Back in the day presenting the weather, regardless of the medium, used to be complicated and very, very boring. But in recent years designers have taken on the design challenge and have completely changed all that. While top smartphone operating systems have their own built-in apps, third-party designers have been pushing the weather app design boundaries even further, to the point where, in the context of mobile apps anyway, beautiful design and the weather now go hand-in-hand.
One noticeable typographic trend amongst all of these examples is the use of lighter weight san serif typefaces like Helvetica Neue (in the case of Yahoo Weather), Gotham or Hero. These sharper lined typefaces give a fresh, contemporary look and are easy for the user to quickly scan and absorb the information.
Here are the five design trends that are being employed by some of the top weather apps:
Yahoo! Weather is a great example of a modern and minimalist approach using attractive, location-based photographs pulled from Flickr. The design of the app as a whole is clean, beautiful and uncluttered for quick glances, but swiping up reveals more information on daily weather forecasts and radar data.
This app innovates on the traditional weather app UI by mashing up evocative user generated images that relate to the time of day and type of weather day you’re experiencing. Simple and cool.
Colors help us to synthesise the world around us by evoking our emotions. From reds that evoke passion (and anger) to optimistic yellow hues to dependable blue tones. Color evokes associations in all of us. The creators of the This is Solar app exploits color to the extreme for showcasing temperature and ambiance.
Simple swiping gestures show hourly and daily forecasts using gradient colors to display the time of day. Whilst this app won’t appeal to everyone, Solar App’s design proves that colors, if utilized effectively for communication, create a unique user experience in itself.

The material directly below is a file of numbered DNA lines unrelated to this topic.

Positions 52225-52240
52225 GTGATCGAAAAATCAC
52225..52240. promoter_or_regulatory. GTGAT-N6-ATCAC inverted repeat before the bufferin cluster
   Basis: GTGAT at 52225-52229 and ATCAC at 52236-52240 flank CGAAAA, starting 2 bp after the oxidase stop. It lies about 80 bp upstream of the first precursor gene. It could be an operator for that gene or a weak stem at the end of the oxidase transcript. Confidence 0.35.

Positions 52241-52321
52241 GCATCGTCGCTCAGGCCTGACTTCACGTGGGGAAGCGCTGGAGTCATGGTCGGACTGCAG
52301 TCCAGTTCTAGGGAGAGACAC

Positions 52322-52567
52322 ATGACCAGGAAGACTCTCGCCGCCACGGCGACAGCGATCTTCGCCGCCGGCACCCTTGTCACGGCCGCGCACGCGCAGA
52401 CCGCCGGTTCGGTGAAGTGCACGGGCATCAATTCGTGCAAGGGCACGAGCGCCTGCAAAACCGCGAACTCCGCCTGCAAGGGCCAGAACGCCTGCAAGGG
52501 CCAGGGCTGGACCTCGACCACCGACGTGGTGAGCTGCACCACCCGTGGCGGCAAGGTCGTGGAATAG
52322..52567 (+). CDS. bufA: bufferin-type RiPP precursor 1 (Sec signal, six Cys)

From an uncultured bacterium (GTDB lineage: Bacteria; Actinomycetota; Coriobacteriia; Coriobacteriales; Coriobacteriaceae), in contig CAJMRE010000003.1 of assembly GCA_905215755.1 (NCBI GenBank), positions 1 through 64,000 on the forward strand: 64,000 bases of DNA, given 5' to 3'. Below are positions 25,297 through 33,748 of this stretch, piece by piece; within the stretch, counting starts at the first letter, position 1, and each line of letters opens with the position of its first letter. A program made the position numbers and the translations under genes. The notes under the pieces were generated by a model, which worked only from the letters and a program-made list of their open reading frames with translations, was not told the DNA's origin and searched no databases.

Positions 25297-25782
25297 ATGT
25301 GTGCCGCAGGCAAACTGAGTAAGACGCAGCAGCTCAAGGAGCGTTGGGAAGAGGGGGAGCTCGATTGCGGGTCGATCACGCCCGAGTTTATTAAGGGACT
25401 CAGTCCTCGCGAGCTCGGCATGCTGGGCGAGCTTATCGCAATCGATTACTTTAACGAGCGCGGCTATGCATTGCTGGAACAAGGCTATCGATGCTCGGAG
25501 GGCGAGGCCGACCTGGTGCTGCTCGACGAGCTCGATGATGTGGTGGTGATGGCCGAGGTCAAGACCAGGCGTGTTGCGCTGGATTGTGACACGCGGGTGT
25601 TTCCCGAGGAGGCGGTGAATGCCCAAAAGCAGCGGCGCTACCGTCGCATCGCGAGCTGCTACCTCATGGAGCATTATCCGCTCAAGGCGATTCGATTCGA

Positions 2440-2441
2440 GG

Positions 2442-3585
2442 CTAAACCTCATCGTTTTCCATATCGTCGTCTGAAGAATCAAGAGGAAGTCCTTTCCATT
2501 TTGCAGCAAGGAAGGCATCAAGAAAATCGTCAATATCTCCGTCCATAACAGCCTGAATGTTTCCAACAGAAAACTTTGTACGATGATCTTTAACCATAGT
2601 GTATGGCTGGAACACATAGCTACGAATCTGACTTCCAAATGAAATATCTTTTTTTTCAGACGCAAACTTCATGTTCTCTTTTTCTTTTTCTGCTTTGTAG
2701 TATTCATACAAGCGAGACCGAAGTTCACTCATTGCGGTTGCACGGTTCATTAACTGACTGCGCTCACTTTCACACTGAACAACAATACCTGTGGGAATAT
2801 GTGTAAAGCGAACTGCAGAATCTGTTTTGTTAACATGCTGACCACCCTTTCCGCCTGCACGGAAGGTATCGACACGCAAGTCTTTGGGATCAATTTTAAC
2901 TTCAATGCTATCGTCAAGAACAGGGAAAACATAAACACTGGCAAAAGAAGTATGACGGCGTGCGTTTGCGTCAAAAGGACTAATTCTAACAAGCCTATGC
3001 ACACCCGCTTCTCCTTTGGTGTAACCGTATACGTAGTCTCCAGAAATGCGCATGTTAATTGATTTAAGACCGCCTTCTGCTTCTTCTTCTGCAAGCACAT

Infographics are useful in breaking down lots of data into digestible bits of information. It’s usually presented using illustrations, charts or graphs but in the case of the Partly Cloudy app, it’s being used as a weather wheel.
The “clock-like” home screen packs a lot of information – time, temperature, amount of precipitation, and wind force – without looking convoluted.
#4. Flat Iconic
What simpler way to show the weather than to display the typical weather icons the old fashion way, right? Minimeteo seems to agree. This super-minimalistic weather app just does that using a card-like flat interface resembling the universal language of airport and train signs (similar in a way to Microsoft Modern UI).
The app is fairly straightforward and shows that good design is not limited to pictures or gradients but can also be achieved by effective alignment of elements such as stripped back type and icons.
Most would call this type of design trend as skeuomorphism, or the style in making digital interfaces resemble real-life objects such as leather or wood. Weather Dial declares the design of their app as “inspired” by the work of the German industrial designer, Dieter Rams.
The GUI uses knobs as toggles for different settings and the center gauge for displaying information. The app creators even quoted one of Ram’s design principles which is ‘Good design is honest.’
For the creators of Weather Dial this means no hidden gestures or confusing controls. To their credit the app is a beauty to look at and quite functional as well.
You don’t have to be designing a weather app to take notice of these tips. These key design trends: photography, infographics, realism, flat design and color are driving design innovation across all mediums. Mix and match these design styles and develop the perfect design experience for your users.
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